LTE-TDD technology in 3.4-3.8 GHz is a new band deployment scenario for both Rural and Urban areas for Fixed Wireless Access (FWA) networks. Following international literature and books or papers, pathloss and propagation models in C-Band especially for FWA were not fully analysed and measured in different terrains and under different environmental conditions. The problem was that most of the proposed or existing models were specific to a carrier frequency with specific terrain and restricted user equipment in a typical height of 1-2 meters, making the model inappropriate for Customer Premise Equipment (CPE) typically installed into height ranges from 3 meters to 15 meters in Rural areas on the rooftops of cottage houses. These inaccuracies made more difficult the link budget analysis with proper and accurate per case fitted propagation model and channel model.
MCNS in the framework of this project prepared and executed several drive tests under different channel conditions and geographical rural areas, with the ultimate goal of exporting a proper propagation pathloss model. A semi-empirical model close to Standard Propagation model (SPM) was fitted considering parameters like site height, clearance or not, CPE height, terrain clutter, scattering factor and Fresnel losses. In order to produce a well fitted to Rural conditions model with variance on the CPE height, several measurements with different CPE hypothetical locations and parameters were executed, making the measurements quite unique.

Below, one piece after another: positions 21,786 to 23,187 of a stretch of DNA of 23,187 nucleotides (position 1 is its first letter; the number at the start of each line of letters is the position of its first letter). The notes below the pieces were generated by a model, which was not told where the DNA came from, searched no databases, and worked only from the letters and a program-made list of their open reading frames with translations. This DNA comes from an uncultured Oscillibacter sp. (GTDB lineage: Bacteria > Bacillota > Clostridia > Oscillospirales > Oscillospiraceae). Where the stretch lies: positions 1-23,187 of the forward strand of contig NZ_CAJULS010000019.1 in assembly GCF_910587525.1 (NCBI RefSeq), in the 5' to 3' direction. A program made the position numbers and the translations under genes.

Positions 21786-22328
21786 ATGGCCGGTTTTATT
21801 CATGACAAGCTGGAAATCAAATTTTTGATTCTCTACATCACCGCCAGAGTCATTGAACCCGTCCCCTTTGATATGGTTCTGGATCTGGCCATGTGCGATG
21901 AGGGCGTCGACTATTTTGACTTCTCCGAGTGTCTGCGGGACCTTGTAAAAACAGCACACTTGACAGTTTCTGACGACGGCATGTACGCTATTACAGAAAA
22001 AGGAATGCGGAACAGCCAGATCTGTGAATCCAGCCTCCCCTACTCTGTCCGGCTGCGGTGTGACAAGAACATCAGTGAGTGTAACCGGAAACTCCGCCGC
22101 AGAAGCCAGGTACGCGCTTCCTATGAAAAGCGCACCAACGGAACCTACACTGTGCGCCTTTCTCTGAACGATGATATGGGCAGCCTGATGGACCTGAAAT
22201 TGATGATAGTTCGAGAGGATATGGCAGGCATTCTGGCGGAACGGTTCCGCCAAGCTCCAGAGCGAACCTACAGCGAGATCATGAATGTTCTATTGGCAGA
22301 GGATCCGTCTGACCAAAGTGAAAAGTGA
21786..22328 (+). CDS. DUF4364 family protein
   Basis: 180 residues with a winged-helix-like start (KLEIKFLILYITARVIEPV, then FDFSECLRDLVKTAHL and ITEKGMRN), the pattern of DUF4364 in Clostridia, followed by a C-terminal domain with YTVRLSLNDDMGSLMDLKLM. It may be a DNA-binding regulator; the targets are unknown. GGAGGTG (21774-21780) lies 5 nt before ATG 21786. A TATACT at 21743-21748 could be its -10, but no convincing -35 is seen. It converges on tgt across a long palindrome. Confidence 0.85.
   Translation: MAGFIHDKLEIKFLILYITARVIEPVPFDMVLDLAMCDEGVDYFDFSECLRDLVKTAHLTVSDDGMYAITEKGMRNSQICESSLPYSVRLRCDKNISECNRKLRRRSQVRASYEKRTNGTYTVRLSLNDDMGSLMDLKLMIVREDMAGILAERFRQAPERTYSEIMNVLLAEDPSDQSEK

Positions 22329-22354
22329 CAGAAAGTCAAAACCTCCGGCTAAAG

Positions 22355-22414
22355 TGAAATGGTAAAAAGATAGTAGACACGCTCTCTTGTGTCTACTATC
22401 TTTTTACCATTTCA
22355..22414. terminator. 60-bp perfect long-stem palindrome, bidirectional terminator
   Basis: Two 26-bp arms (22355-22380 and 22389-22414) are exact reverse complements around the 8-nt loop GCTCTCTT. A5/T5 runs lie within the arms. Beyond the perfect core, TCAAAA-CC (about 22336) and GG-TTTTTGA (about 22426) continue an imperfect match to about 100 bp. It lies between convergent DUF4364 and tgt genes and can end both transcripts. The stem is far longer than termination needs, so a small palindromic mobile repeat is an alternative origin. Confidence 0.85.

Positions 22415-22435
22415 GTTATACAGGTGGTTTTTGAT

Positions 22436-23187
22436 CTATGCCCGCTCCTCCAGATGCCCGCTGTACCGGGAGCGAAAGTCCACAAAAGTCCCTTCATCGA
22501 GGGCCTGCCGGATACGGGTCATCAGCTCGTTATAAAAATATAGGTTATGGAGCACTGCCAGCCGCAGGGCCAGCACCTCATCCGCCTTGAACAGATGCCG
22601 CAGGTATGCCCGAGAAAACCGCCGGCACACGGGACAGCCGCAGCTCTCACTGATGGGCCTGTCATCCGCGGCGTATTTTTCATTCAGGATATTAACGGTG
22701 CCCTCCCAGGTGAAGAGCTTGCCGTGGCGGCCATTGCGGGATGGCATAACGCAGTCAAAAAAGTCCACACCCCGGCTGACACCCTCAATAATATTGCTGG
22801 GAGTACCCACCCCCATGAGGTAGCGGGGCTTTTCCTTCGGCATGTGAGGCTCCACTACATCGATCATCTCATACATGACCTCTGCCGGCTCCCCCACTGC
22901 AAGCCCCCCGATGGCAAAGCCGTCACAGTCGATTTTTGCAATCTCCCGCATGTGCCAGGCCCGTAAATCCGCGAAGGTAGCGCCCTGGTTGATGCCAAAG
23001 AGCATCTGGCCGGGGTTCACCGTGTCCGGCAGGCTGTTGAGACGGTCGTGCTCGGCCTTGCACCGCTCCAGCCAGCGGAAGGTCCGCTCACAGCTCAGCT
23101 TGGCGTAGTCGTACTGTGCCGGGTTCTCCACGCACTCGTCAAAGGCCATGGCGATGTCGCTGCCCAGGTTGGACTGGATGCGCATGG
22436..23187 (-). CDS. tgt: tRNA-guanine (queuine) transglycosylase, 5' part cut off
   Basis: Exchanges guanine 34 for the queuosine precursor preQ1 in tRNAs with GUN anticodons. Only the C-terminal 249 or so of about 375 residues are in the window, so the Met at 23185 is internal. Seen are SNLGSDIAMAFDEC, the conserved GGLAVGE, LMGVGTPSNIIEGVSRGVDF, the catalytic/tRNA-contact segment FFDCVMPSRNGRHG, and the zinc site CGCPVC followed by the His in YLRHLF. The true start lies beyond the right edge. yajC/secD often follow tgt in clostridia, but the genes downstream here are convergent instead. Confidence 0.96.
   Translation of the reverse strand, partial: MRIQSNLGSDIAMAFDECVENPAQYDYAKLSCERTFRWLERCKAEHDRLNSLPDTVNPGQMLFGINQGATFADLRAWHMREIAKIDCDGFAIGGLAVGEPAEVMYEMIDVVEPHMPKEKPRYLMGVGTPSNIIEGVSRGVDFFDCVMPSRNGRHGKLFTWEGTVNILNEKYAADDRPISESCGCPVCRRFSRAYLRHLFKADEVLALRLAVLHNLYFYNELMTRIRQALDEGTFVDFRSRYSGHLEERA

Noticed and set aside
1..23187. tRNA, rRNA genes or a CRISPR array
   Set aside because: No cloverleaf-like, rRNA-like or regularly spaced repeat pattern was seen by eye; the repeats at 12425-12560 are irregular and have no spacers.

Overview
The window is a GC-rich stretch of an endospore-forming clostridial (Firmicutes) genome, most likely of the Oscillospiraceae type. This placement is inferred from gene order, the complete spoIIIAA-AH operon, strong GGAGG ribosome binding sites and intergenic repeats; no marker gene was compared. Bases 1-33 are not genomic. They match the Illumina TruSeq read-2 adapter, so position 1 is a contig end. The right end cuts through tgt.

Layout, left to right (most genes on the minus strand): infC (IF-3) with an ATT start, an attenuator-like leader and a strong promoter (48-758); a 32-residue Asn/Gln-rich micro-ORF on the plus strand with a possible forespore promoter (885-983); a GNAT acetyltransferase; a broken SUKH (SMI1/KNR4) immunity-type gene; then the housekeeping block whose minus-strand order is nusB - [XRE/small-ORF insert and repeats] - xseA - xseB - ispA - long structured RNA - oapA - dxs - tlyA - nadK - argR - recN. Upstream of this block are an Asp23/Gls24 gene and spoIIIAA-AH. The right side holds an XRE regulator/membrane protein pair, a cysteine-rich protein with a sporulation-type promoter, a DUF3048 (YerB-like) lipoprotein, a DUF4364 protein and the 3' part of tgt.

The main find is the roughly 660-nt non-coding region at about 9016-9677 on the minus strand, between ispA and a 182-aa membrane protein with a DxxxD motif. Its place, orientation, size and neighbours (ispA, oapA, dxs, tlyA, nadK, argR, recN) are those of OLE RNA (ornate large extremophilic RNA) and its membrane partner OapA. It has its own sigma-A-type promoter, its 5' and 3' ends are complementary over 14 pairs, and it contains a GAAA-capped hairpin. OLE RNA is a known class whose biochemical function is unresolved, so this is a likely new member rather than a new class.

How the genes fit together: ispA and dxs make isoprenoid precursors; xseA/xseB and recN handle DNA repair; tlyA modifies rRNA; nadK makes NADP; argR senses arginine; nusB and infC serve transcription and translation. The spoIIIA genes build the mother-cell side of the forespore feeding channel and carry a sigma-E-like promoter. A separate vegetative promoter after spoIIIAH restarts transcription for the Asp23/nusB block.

The Line of site (LoS) model was initially extracted for conditions in low hilly geographical areas and valleys with low vegetation and almost non-existing Fresnel losses, where the clearance was close to 100%.
Moreover a non-LoS model was also extracted for conditions in highly hilly geographical areas with Fresnel losses more than 50%, where in most of the cases were valleys with high seasonal vegetation obscuring the CPE clearance and introducing also scattering factor.
Finally the measurements were also supported by proper empirical measurements for different MIMO configurations (2×2, 4×4 and 8×8) combined with mathematical theoretical ray-trace analysis to produce a proper channel model based mostly on channel delay and multipath conditions due to far objects like mountains and hills. This model was used later on for BLER vs. SINR plots and throughput analysis.
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